Irish National Stud
The lands around Tully have been associated with the breeding of horses since about 1300 when it is likely that war horses were bred here for the Knights of Malta. However, the first record of the existence of a stud farm is in 1900, when the lands were purchased from a local farmer James Fay, by Colonel William Hall-Walker, who later became Lord Wavertree.
William Hall-Walker succeeded in building up a collection of foundation mares which had tremendous influence on racing. In the ten year period 1904 - 1914 there were seven Classic winners bred at Tully.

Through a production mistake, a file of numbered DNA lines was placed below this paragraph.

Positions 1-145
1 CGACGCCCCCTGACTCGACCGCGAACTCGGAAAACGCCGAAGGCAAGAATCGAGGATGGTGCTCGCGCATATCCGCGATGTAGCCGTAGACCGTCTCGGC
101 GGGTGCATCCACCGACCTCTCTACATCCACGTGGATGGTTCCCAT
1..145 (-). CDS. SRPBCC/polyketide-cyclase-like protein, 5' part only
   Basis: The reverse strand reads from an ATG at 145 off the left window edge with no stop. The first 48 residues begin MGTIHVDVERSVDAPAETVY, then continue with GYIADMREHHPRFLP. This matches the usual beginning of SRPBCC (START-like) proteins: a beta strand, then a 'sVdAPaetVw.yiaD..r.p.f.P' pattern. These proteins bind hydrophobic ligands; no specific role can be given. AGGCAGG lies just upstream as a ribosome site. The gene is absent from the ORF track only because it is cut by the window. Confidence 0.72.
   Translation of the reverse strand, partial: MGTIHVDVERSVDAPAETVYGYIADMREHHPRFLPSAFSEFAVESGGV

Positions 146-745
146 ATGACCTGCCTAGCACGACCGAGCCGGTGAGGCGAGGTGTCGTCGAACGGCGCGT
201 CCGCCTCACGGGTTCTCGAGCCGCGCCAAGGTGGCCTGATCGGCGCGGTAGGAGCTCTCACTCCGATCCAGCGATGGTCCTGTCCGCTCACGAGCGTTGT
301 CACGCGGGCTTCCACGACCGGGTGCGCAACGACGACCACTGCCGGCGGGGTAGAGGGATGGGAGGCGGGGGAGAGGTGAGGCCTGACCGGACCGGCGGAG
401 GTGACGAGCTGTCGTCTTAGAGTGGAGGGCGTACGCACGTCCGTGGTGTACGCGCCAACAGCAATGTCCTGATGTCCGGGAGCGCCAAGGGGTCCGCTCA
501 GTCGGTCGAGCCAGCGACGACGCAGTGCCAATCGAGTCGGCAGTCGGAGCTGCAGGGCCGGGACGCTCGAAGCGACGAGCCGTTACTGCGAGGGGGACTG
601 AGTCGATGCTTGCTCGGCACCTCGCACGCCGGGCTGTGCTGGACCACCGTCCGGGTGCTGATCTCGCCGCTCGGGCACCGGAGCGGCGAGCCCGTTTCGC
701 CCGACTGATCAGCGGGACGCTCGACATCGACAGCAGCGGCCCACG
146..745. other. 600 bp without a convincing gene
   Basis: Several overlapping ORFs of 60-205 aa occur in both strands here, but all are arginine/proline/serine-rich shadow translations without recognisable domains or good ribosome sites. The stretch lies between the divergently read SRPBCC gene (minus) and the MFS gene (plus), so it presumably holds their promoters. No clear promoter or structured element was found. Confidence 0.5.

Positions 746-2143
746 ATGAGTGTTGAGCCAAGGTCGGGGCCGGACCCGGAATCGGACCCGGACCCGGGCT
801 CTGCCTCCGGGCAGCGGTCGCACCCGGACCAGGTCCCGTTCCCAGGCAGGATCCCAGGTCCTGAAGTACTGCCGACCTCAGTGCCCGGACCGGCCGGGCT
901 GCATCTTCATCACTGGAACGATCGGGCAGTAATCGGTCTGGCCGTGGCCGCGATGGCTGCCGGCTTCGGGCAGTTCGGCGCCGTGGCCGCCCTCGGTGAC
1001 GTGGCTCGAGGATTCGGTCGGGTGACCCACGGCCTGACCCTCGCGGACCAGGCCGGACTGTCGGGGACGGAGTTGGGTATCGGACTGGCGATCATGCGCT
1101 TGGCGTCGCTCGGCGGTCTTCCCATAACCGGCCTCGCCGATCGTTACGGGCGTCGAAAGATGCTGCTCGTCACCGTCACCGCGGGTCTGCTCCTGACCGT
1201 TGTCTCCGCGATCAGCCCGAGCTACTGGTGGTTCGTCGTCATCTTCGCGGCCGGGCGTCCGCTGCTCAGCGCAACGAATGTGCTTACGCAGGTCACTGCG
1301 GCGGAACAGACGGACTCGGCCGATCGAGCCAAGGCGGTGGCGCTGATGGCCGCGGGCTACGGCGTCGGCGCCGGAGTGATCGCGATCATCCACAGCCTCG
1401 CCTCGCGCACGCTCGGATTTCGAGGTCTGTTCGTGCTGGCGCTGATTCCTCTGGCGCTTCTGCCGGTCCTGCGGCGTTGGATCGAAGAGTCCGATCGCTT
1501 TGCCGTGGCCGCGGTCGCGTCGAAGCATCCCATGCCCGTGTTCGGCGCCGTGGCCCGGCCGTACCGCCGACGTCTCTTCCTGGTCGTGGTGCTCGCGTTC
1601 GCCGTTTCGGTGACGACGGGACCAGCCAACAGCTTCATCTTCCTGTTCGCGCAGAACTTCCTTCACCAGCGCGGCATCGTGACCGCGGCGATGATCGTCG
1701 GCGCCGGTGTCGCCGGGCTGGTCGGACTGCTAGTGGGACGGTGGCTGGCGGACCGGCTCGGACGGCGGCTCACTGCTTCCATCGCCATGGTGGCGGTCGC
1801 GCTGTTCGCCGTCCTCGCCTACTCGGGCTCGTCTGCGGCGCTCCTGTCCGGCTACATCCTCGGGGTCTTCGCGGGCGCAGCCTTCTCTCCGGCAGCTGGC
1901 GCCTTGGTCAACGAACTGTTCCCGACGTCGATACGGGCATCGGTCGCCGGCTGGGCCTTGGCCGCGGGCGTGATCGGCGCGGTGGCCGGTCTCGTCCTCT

During this period, Colonel Hall-Walker also decided to have a Japanese Garden built on a boggy site near Tully House. The garden was laid out by an eminent Japanese landscape gardener, Tassa Eida, assisted by an army of local labourers. In 1916, Colonel Hall-Walker presented his stud to the British government for the purpose of founding a British National Stud.
In 1943, the newly formed Irish government took over the land and buildings at an agreed valuation. In 1945, the Irish National Stud Company Ltd. was formed and it officially took over the running of the stud on 31st August, 1946.
Since then, it has continued to expand and develop and is now a source of national pride and an international tourist attraction.
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